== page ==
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J. R. Oppenheimer
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What is nuclear fusion?
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When nuclei collide at high speeds and fuse together
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The sun is powered by fission or fusion?
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fusion
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Does fusion or fission power hydrogen bombs?
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fusion
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Is fission or fusion used in atomic bombs?
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fission
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Who invented the neutron bomb?
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Sam Cohen
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Who discovered x rays?
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Wilhem Conrad Rontgen
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What was one way x rays were “misused?”
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shoe fitting
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who was the first casualty of x ray radiation?
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Clarence Madison Dally in 1900.
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X-ray
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an electromagnetic wave of high energy and very short wavelength, which is able to pass through many materials opaque to light.
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Electromagnetic spectrum
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a continuum of all electromagnetic waves arranged according to frequency and wavelength
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List the types of mutations
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Deletion, Insertion, Substitution, Inversion, Reciprocal translocation
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Deletion
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remove segment of DNA
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Insertion
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add segment of DNA
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Substitution
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a particular base is replaced with 1 other 3 nucleotide base
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Reciprocal traslocation
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excision of segments from 2 non-homologous chromosomes. These portions are inserted into other chromosomes. i.e. Chromosome 1 will gain the section from Chromosome 2 and Chromosome 2 will gain the section from Chromosome 1.
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Mutation (natural)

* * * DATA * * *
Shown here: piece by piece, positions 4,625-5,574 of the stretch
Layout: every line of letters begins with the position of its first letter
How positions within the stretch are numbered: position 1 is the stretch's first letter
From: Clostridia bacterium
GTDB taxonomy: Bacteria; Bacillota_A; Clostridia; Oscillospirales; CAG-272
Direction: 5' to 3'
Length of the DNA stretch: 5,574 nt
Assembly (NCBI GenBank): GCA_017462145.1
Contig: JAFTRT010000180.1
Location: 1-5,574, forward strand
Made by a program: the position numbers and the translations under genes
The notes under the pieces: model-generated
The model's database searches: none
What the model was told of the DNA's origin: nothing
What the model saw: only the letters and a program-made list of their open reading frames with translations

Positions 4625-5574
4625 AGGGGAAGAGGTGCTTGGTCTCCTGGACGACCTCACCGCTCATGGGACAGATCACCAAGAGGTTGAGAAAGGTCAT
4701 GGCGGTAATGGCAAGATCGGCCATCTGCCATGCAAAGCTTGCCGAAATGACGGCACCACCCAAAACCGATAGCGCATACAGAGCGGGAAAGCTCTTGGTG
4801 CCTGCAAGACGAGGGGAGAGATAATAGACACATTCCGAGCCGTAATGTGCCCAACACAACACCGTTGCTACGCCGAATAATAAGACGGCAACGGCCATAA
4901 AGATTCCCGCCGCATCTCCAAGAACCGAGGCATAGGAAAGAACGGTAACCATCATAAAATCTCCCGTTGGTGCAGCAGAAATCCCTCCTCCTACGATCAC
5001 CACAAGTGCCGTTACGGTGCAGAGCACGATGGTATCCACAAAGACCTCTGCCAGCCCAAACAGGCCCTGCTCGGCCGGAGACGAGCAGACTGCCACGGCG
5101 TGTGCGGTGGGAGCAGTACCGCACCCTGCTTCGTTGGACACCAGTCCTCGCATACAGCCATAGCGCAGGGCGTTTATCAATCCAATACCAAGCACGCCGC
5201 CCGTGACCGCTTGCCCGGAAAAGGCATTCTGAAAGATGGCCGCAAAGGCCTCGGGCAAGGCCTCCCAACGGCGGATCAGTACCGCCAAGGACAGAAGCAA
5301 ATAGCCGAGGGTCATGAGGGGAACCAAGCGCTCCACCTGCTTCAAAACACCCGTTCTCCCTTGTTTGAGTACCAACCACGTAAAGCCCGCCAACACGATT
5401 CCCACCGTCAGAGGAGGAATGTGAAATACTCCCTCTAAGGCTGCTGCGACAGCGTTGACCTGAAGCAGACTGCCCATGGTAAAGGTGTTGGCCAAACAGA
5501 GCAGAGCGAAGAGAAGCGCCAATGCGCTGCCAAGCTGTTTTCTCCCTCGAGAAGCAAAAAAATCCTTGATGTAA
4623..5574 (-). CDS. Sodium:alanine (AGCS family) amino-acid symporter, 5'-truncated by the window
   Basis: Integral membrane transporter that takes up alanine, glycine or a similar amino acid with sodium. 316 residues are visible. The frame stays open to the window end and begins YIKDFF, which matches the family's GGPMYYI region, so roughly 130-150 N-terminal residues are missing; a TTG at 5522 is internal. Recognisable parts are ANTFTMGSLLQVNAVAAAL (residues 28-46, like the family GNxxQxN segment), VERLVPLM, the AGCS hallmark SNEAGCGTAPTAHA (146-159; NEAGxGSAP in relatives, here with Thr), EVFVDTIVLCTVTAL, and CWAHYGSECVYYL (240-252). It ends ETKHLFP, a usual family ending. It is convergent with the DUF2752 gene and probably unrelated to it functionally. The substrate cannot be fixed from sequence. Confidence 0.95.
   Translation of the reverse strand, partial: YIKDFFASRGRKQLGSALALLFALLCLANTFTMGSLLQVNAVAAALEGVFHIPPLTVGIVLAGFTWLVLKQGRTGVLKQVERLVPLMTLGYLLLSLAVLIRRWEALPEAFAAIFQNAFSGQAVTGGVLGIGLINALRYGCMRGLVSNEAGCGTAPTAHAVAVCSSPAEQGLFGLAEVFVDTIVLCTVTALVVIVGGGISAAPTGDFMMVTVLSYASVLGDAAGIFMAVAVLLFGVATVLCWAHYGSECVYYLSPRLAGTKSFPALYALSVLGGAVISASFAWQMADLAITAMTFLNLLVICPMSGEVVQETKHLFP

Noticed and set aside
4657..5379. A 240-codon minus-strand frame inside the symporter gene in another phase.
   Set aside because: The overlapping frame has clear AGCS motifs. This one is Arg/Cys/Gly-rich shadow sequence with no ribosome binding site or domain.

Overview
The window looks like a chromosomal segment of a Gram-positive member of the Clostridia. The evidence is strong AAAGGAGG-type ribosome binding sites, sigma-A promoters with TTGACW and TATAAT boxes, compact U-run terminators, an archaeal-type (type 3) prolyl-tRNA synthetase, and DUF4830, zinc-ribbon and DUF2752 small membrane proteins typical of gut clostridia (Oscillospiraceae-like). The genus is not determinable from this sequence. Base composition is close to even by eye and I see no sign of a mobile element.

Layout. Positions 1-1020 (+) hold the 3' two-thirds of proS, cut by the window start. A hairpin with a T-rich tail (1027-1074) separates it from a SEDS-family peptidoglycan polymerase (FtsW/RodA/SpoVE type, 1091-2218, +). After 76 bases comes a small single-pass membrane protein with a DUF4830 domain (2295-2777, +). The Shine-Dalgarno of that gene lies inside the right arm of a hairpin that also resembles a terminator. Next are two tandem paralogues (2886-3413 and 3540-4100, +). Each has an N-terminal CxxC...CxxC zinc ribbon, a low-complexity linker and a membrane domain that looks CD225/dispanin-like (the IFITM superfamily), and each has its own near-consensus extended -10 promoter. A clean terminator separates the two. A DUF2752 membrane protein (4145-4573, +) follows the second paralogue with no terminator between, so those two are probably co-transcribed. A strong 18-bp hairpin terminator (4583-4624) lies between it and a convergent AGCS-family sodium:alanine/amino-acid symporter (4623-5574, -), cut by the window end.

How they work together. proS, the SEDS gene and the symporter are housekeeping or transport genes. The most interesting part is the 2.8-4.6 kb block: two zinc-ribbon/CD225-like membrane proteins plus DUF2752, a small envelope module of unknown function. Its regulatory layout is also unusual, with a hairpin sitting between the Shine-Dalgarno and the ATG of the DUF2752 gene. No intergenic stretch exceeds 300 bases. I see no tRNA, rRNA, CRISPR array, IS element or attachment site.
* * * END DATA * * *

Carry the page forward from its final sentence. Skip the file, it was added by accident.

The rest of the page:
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change in genome of organisms caused by normal recombination and segregation
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Mutagenesis
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inducing mutations within organisms’ genome
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What 2 scientists did early work on mutagenesis (separately).
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Muller & LJ Stadler
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Name 4 things to know before you experiment with mutagenesis
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1. Safety is a major concern 2. Know the mutation type and mechanisms of your experimental tissue 3. Have tissue specific reactions 4. Know how your species and ploidy levels affect mutation response to the mutagen.
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What equation gives the amount of energy contained within matter?
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E=mc^2
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What is the most commonly used fuel for nuclear reactors?
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Uranium-235
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What is a common absorber of neutrons used in control rods?
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Boron-10
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Fission
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the splitting of larger unstable atoms into smaller atoms into smaller mores stable atoms through releasing neutrons and radiations in the process.
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Fusion
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the merging of small atoms into larger atoms creating heat
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If an object has a mass of 10 kg, how much energy does it have?
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E = 10*(3*10^8)^2 E = 9*10^17 Joules